Today Lily He brings us another story of the “every day climber” in her series Rock Roots. This time around it’s Massachusetts native and 5.12 climber, Hannah Waight. Here’s more from Lily:
For a lot of us, our time outside is limited and we can get a little TOO focused on our agenda for the day. Hannah is the girl at the crag who is always laughing or talking about something non-climbing related with her partners, pulling the rest of us towards a more sane equilibrium. Her conversations at crag are those you can’t help but eavesdrop on…(I mean, she was talking about living in China, I couldn’t help it!)
LH: How were you introduced into climbing?
HW: I have no idea where I got the idea, but for my 9th birthday, all I wanted to do was climb. My dad took me to an adult guided climbing trip to Crow Hill, and I remember thinking it was scary. After that, I would climb at summer camps but really wanted to be a self-sufficient climber and not rely on institutions. When I went to college, I joined the Harvard Mountaineering Club (HMC) and found the Engberg family, who took me under their wing and taught me that self-sufficiency I was looking for. The HMC took me on great trips, with more of an emphasis on trad and mountaineering. I would really like to get more trad pitches under my belt to get rid of my nerves – I actually think that the movement in trad climbing is more intuitive!
LH: I’ve heard you talk about climbing in international locations – where have you been? What should someone think about when climbing abroad?
HW: I spent two winter breaks in El Potrero Chico, Mexico, moved to China for a year after I graduated, and guided in Vietnam. Especially in China, climbing was a great way for me to meet local people; it’s easy to fall into the trap of seeking out Americans to hang out with.
You should be prepared for cultural clashes. One of my first times climbing in China was with a group of Chinese guys and my American friend Sam. They didn’t know what to make of Sam and me, since we told them we weren’t dating. Later, it was getting a bit hot, and without thinking, I took off my shirt to climb in a sports bra. I remembered where I was and realized “ooh, that’s not really okay” and had to put it back on. My male Chinese climber friends couldn’t quite figure me out – they gave me the nickname “Huang Rong”, which is the name of this character who wears dirty rags but at the end of the story is revealed to be a beautiful princess.
I think that whenever you go to a new area, you should learn about the history and who/how it was bolted; if you’re trad climbing, you need to learn about rock quality. The crags I climbed at in Vietnam were all bolted by the owners of my guiding company, so they gave me the run down. The crags in China are limestone and bolted with expansion bolts. When I heard this, I freaked out because the little I do know about hardware is that you should NOT mix expansion bolts with limestone! Turns out seaside limestone is different than inland limestone, so expansion bolts are safe on inland limestone.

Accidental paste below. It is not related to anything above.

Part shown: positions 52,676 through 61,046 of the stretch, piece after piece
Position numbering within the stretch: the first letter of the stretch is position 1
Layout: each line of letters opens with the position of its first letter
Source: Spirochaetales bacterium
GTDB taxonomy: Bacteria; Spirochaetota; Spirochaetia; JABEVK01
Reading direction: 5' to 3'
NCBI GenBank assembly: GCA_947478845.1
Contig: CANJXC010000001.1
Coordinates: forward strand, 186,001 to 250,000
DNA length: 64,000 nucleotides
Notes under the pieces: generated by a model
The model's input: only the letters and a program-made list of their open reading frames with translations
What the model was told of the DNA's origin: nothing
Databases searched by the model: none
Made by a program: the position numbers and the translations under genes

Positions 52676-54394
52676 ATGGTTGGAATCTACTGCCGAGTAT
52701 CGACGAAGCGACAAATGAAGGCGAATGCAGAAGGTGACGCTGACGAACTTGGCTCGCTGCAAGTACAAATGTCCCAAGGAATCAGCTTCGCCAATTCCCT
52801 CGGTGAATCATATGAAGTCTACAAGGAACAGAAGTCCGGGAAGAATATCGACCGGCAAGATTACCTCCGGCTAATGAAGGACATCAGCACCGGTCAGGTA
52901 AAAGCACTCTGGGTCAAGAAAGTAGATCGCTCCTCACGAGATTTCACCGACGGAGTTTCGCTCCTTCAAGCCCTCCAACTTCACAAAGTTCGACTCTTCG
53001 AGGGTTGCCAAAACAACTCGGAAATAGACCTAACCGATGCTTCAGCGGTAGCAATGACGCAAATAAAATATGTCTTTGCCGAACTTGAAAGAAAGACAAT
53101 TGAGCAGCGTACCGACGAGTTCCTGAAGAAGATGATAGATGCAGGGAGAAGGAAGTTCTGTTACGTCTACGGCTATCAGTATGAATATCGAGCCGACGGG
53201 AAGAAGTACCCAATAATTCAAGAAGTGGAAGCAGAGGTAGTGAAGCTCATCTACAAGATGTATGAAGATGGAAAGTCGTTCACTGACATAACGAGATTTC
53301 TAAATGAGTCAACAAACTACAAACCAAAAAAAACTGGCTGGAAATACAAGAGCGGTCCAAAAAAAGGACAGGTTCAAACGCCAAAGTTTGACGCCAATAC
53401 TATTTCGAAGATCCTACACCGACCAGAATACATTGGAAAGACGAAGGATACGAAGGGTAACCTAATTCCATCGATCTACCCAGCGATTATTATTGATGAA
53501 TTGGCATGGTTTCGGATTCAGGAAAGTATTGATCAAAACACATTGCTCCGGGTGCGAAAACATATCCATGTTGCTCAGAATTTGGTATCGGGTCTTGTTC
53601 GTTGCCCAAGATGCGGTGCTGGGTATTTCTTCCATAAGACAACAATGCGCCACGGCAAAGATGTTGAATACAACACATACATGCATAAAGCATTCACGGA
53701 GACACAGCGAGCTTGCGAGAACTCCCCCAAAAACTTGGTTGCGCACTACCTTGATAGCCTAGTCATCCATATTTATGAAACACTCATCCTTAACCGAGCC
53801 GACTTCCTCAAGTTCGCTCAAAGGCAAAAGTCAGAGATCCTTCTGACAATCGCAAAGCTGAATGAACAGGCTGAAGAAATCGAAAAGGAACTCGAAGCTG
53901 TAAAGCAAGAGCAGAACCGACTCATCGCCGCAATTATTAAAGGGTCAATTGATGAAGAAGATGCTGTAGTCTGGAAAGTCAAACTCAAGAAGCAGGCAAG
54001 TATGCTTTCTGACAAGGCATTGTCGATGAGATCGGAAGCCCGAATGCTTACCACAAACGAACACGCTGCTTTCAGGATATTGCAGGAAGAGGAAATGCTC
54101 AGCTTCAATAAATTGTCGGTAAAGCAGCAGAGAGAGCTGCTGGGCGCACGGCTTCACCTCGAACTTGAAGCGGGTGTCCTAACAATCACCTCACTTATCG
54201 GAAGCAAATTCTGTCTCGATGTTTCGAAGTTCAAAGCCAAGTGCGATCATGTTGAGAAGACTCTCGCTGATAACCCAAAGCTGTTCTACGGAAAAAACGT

LH: You’ve taken some time off from climbing. What happened, and how did you come back to climbing?
HW: I have two bad elbows, and doctors told me to stop running/skiing/climbing and allow them to heal. After a year, my elbows weren’t getting better, so I did a Skype consultation with Dr. J from Rock and Ice, and he told me that I shouldn’t have stopped climbing because I needed to get blood flowing in that area. He gave me exercises to break up the scar tissue, and I started a journal where I wrote down daily how bad my pain was. I realized that my pain was mental – it wasn’t as bad as I originally thought.
LH: You’ve experienced a lot in ~8 years of climbing. How has your outlook on climbing evolved?
HW: My close friend, Jimmy, died on Mount Washington in a mountaineering accident. I think people understand that climbing is risky, BUT at the same time, think nothing will happen to them because they do X or Y. His death made me realize that accidents do happen, and has made me rethink how experienced I am or how much I really want to excel at mountaineering.
I still don’t have 100% of my mental resilience or strength back from before my injury, but what’s interesting is that my body never forgot how to move. At the gym, I’m aware that I could have done this move two years ago, and maybe get a bit embarrassed. But when I was younger, I would work a move because I wanted others to see me do it and perceive me as strong. My injury is a blessing in disguise because it has changed my motivations. Climbing is addictive because there is very clear progression that drives a strong feedback loop. As I’ve come back to climbing (but haven’t been able to go all out), I’ve realized that I climb to spend time with people, which is a much more sustainable reason to climb. Long (or short) trips away from civilization seem to foster the best conversations, give the opportunity for incredible mentorships, and create deep connections with other people. As my friend Jimmy said, ‘Keep enjoying the best part of climbing, a good partner.’
Hannah, your mindset in your comeback to climbing, and awareness of what climbing is for you shows a type of mental strength that I will strive for. We love your rock roots!